Corn: In 2018-19, ethanol production accounted for 38% of corn demand; but like gasoline, ethanol demand was hit by the global pandemic in 2020 and production remains lower than pre-coronavirus levels. Corn prices, however, are showing no hint of bearish regret as exports have taken up the baton in late 2020 and pushed corn prices to new 1-year highs. March corn closed up 14 cents last week at $4.37 1/2, near its contract high and continuing to look bullish from a technical point of view. March corn prices have been in such a strong uptrend that prices have held above their 30-day average since mid-August. The contract high of $4.39 1/2 may offer some resistance, but there is a larger challenge waiting at $4.76, the high of the March contract in 2019. So far, the trend in corn remains up.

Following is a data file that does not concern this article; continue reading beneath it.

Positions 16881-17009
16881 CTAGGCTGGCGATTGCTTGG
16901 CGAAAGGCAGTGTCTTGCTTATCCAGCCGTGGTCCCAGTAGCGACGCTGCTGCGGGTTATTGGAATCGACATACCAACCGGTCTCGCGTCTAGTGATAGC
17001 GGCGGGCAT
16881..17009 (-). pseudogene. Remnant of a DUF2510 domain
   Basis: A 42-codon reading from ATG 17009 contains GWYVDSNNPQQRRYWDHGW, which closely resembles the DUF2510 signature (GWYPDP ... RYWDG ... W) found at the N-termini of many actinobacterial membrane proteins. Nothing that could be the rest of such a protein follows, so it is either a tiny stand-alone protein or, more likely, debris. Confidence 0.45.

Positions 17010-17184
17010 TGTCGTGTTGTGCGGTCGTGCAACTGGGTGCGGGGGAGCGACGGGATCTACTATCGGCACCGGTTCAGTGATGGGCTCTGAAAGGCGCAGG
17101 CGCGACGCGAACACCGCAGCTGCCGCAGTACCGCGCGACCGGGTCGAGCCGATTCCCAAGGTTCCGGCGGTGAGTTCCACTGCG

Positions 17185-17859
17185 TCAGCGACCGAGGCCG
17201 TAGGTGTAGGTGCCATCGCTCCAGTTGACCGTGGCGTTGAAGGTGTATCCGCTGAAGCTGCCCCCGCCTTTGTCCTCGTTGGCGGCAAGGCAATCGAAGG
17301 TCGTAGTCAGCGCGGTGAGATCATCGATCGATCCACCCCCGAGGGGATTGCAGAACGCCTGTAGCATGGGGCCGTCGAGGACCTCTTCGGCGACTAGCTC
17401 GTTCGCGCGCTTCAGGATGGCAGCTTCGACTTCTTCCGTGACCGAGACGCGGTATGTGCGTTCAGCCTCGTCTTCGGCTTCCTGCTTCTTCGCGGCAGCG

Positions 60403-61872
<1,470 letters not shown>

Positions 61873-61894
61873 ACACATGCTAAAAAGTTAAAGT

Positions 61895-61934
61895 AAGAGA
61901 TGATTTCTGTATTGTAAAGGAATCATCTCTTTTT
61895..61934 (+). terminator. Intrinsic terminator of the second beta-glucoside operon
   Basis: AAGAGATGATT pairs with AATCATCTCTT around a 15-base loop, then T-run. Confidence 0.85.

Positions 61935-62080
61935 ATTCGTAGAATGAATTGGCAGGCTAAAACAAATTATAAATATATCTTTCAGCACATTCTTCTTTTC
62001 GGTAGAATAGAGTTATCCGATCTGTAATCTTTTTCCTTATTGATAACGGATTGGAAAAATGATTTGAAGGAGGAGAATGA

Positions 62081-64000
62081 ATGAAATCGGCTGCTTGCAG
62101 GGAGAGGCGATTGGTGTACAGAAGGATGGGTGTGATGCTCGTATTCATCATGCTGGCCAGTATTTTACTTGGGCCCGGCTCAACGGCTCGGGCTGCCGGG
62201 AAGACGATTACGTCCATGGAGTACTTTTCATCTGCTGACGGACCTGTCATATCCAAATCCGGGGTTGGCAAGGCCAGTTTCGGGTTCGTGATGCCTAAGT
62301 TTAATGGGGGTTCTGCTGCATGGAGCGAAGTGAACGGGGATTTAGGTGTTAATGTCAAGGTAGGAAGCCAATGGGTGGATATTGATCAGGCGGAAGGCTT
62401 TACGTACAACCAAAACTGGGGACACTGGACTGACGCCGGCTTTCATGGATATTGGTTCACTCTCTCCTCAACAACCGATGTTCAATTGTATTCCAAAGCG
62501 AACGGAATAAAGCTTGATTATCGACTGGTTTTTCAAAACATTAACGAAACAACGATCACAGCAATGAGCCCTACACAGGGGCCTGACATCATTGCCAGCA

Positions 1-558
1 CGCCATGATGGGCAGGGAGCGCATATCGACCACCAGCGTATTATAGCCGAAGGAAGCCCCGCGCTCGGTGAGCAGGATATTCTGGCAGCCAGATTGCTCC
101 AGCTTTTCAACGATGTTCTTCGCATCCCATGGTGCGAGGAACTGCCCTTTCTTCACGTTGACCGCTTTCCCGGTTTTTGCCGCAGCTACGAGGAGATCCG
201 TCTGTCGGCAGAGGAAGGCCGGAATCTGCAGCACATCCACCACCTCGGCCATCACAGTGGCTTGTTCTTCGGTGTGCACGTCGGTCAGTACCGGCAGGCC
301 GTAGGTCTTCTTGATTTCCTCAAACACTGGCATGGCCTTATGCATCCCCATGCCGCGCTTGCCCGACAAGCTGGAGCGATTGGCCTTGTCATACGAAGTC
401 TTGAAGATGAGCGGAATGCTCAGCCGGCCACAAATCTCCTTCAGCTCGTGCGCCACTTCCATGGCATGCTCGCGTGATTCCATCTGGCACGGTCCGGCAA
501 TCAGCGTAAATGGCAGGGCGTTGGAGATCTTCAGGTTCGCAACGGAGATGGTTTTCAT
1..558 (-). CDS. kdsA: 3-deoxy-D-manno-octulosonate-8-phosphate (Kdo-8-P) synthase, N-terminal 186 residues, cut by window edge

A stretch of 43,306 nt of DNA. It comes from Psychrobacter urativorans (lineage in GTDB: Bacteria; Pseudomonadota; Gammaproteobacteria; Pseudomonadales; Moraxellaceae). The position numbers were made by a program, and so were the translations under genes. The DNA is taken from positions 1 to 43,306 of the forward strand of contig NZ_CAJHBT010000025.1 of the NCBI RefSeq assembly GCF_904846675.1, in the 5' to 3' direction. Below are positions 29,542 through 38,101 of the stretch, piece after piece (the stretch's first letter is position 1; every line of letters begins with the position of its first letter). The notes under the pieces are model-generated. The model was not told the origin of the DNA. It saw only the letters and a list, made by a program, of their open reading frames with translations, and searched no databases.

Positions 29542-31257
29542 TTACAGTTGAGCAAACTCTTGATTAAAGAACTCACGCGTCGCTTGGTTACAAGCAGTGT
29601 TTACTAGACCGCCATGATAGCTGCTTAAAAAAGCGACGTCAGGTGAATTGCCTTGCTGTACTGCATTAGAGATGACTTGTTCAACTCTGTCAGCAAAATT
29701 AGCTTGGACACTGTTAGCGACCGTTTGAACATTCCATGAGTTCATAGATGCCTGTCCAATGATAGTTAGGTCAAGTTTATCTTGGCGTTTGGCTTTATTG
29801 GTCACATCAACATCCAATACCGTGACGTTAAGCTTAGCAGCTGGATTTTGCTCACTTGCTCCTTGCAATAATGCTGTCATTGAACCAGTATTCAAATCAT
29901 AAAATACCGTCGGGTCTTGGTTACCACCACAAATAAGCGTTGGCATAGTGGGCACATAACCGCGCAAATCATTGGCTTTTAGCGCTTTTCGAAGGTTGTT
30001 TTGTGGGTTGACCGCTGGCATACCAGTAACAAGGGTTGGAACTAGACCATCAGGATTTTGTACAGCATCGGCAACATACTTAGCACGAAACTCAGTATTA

Todd Hultman can be reached at Todd.Hultman@dtn.com
Comments above are for educational purposes and are not meant to be specific trade recommendations. The buying and selling of grains and grain futures involve substantial risk and are not suitable for everyone.
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